Designer Massimo Vignelli, known for his iconic New York City subway map and American Airlines logo, among many other designs, died today at the age of 83. It was reported earlier this month that he was very ill and would remain at home during his final weeks.
Vignelli co-founded the design firm Unimark International in 1964, which specialized in corporate identities until its closure the following decade, according to AIGA. In that time, it worked with Ford, JCPenney, and IBM — among other international companies — to develop brand identities for them, several of which remained for decades afterward. The most recognizable of those is certainly American Airlines' "AA" logo, which is credited to Vignelli himself. It was created in 1967 and used up until the airline unveiled a much-criticized redesign last year. Vignelli was among the critics.
"There was no need to change. It’s been around for 45 years," he told Bloomberg BusinessWeek at the time. "Every other airline has changed its logo many times, and every time was worse than the previous one. Fifty years ago there were very few logos in general. Somebody started to do logos and people started thinking that logos were important … It’s ridiculous. A word is so much better." Though American Airlines' old logo featured an eagle, Vignelli made it clear that he did not design it and was not happy with its presence.
Several years after working with American Airlines, Vignelli came to design one of the best-know — and most controversial — maps ever used by the New York City subway. Unveiled in 1972, the map turned New York City into a series of rigid brown and beige slabs with colorful subway lines darting across it. The map was hardly a map though, at least not one like riders expected: its lines and shapes weren't accurate recreations of the city or the subway routes. Instead, they were representations meant to make the routes and their stops easier to understand.
Along with his wife Lella, Vignelli went on to found Vignelli Designs and Vignelli Associates. While they continued to work on corporate identities, the companies covered everything from interior design to packaging and furniture. Among its most recognizable works is Bloomingdale's logo as well as its "brown bag," according to The New York Times. Vignelli has continued designing as part of those companies in the decades since, and in 2009 released a free ebook looking back at his and the company's work.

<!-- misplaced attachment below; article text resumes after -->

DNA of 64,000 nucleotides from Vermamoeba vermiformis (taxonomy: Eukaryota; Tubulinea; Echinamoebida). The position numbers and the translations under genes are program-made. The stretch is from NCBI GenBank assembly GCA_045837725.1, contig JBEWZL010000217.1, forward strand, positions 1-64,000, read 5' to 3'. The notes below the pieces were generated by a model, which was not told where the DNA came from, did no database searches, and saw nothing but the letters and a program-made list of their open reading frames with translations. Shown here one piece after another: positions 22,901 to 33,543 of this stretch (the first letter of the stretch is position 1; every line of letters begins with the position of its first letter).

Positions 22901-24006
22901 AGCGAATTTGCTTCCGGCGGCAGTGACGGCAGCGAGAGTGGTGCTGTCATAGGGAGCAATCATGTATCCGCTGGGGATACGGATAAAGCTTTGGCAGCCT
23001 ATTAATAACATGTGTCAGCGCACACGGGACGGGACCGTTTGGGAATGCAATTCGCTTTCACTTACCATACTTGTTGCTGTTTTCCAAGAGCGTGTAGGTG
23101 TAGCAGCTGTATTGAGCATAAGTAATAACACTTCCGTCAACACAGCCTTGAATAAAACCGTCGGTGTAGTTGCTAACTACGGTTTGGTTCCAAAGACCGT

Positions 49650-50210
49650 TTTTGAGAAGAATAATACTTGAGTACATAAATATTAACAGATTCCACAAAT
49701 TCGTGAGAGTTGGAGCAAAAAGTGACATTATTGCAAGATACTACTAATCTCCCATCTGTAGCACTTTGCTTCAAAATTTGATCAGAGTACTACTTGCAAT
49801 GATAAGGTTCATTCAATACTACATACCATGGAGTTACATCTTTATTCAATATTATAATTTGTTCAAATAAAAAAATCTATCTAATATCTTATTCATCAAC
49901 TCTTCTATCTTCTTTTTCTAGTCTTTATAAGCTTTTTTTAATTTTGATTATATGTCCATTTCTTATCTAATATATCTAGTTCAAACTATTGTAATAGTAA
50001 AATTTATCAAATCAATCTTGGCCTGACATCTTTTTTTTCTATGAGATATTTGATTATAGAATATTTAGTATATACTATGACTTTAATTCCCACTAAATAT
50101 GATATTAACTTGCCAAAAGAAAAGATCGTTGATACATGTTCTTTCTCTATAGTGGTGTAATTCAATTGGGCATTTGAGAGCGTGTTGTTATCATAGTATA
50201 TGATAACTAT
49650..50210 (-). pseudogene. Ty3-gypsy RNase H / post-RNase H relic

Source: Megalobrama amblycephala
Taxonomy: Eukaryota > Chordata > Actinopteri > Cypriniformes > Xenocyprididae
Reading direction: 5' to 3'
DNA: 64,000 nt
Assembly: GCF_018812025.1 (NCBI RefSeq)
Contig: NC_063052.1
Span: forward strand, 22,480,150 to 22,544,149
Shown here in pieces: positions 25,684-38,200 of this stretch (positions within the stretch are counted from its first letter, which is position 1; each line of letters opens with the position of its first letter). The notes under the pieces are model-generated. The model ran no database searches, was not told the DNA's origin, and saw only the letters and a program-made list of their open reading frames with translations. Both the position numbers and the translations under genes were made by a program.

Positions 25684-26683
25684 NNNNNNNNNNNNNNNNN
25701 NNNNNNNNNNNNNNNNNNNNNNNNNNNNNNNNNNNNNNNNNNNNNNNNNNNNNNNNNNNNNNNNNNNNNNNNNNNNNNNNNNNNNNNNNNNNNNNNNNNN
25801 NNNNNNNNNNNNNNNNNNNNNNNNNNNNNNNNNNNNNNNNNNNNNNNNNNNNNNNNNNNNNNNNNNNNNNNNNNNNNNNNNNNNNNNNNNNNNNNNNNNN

"Design is a profession that takes care of everything around us," Vignelli told Design Matters host Debbie Millman back in 2007. "Politicians take care of the nation and fix things — at least they are supposed to. Architects take care of buildings. Designers take care of everything around us. Everything that is around us, this table, this chair, this lamp, this pen has been designed. All of these things, everything has been designed by somebody."
"I think that it is my responsibility to make the work better than it is."
Above: Massimo Vignelli in November 2011. Photo by Pier Marco Tacca / Getty Images.
Below: Vignelli, Massimo (b. 1931) New York Subway Map. 1970.
Lithograph, .1: 59 x 46 3/4" (149.9 x 118.7 cm) .2: 58 7/8 x 45 3/4" (149.5 x 116.2 cm). Gift of the designer.
The Museum of Modern Art, New York, NY, USA. Digital Image © The Museum of Modern Art / Licensed by SCALA / Art Resource, NY.
Hint: Use the 's' and 'd' keys to navigate
Unveiled in 1972, Vignelli's subway map distorted New York's boroughs in order to make some sense of them.
Vignelli created a manual for how New York's transit authority should display everything from arrows to route names. The entire manual is available online at thestandardsmanual.com.
Bloomingdale's "big brown bag," created by Vignelli, hasn't just inspired smaller bags, but accessories based on their iconic design too, from totes to iPhone cases.
Vignelli created the "AA" logo and wordmark used by American Airlines until last year. (Chris Parypa Photography / Shutterstock)
A poster for Knoll International, created in 1966. Credit: AIGA.
Even recently, Vignelli's subway map still had a presence in New York — limited as it may be. (Credit: Michael Cory / Flickr)